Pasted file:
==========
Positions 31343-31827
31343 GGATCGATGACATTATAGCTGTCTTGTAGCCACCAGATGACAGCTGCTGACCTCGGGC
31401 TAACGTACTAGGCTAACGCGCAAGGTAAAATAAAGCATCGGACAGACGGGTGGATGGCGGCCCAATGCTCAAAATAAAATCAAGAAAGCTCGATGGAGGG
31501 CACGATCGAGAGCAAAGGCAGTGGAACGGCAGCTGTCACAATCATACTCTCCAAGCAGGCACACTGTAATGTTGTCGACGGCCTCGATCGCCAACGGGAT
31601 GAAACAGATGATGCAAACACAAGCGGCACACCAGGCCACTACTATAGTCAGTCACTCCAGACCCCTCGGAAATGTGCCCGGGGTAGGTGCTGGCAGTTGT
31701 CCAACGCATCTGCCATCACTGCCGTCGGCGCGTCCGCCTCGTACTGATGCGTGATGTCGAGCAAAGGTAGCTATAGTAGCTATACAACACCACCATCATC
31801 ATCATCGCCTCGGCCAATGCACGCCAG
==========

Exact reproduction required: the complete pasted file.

Positions 31343-31827
31343 GGATCGATGACATTATAGCTGTCTTGTAGCCACCAGATGACAGCTGCTGACCTCGGGC
31401 TAACGTACTAGGCTAACGCGCAAGGTAAAATAAAGCATCGGACAGACGGGTGGATGGCGGCCCAATGCTCAAAATAAAATCAAGAAAGCTCGATGGAGGG
31501 CACGATCGAGAGCAAAGGCAGTGGAACGGCAGCTGTCACAATCATACTCTCCAAGCAGGCACACTGTAATGTTGTCGACGGCCTCGATCGCCAACGGGAT
31601 GAAACAGATGATGCAAACACAAGCGGCACACCAGGCCACTACTATAGTCAGTCACTCCAGACCCCTCGGAAATGTGCCCGGGGTAGGTGCTGGCAGTTGT
31701 CCAACGCATCTGCCATCACTGCCGTCGGCGCGTCCGCCTCGTACTGATGCGTGATGTCGAGCAAAGGTAGCTATAGTAGCTATACAACACCACCATCATC
31801 ATCATCGCCTCGGCCAATGCACGCCAG